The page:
Understandably, considering the uniqueness of the region, a lot of visitors want to treat themselves to a night or two in a Trullo. While Puglia isn’t short of Trulli converted into guesthouses, often they’re perched in the countryside, far beyond walking distance to the nearest café. If you’re anything like us, that’s unacceptable.
That’s not a problem you’ll experience at Le Alcove Luxury Resort, neatly tucked into the centre of Alberobello. Each of its nine gorgeous suites is a Trullo – the first hotel in the world able to make this claim. The rooms are chic and spacious, and all come with a unique selling point. Look upwards and you’ll have the same view Alberobello residents have been experiencing for centuries. Albeit with air conditioning, plasma screens and satellite TV.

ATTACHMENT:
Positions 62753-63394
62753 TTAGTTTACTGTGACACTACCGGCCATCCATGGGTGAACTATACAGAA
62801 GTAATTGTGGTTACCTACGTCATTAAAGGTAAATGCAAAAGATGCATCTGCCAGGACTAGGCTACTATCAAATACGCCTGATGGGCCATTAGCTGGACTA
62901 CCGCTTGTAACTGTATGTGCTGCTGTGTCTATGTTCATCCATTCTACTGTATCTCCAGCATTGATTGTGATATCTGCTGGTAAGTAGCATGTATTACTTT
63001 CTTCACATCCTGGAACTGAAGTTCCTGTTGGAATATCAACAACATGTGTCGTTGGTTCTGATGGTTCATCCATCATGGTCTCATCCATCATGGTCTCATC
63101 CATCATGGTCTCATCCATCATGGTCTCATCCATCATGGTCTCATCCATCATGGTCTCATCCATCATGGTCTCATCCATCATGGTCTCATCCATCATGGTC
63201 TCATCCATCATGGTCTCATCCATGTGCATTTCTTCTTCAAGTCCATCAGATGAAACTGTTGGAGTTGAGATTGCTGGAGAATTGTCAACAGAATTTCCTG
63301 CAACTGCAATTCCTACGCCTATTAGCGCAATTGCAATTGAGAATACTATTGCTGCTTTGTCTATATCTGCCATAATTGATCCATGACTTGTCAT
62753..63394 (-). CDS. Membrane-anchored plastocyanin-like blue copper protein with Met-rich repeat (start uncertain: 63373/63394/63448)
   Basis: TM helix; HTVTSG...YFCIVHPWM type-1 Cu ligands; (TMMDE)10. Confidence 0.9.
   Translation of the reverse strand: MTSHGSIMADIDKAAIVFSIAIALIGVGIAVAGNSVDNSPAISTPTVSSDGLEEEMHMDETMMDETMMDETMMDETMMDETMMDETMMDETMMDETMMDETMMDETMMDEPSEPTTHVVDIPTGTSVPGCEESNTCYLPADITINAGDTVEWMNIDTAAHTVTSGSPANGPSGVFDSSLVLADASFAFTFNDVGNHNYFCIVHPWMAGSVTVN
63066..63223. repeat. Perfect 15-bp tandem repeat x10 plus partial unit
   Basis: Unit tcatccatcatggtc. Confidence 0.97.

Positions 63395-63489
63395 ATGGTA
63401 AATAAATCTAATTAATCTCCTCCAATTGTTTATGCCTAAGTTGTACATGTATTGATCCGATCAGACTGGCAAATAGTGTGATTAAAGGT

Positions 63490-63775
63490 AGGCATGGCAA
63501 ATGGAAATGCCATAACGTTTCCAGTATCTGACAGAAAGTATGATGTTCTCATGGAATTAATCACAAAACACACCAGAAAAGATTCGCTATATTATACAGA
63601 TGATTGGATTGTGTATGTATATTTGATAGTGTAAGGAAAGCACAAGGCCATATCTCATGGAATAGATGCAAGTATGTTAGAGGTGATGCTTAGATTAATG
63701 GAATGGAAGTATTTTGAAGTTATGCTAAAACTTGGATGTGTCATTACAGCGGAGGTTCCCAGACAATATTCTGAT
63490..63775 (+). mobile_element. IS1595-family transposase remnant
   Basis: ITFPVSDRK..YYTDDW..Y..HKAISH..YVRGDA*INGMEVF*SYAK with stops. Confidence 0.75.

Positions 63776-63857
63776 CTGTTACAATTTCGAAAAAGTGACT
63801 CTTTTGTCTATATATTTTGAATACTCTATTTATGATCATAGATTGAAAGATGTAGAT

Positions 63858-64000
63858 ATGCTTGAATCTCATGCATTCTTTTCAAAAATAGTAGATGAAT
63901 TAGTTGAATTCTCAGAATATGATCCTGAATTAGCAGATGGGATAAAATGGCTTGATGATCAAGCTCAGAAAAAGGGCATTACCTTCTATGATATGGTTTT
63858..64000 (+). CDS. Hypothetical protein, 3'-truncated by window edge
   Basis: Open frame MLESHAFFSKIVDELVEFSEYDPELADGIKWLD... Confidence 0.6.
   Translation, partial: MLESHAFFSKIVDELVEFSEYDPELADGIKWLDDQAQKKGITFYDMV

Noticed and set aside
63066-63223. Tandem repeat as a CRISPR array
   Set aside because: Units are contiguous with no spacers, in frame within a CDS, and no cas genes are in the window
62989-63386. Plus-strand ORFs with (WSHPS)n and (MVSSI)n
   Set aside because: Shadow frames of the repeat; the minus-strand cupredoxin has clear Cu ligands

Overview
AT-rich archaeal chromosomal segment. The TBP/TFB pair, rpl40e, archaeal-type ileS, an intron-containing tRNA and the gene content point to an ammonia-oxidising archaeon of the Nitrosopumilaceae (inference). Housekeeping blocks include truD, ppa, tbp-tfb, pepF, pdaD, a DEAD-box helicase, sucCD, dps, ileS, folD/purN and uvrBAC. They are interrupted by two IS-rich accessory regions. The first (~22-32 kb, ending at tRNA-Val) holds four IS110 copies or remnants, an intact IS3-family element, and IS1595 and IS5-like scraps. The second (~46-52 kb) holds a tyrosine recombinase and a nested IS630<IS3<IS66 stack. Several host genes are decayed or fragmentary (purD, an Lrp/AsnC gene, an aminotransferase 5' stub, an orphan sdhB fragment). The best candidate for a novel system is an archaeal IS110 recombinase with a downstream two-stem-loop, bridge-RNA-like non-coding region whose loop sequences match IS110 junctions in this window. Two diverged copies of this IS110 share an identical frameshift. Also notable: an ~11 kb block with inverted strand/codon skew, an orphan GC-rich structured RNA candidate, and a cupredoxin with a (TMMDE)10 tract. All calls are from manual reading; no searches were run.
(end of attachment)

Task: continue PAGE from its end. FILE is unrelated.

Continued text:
Where to Drink: Miseriaenobilta'
Photo courtesy of Miseriaenobilta', http://www.miseriaenobiltaweb.it
Miseria e Nobilta', in English, translates as Poverty and Nobility. The nobility comes from the aristocratic home on the edge of the Zona dei Trulli that this café/restaurant now inhabits. The poverty comes from the run down state its owners found it in when they took over the space ten years ago. It’s also a fine summary of the culinary philosophy you’ll find there: traditional Pugliese cucina povera, elevated to elite heights by the attention to detail that goes into selecting the very finest produce and cooking it to perfection.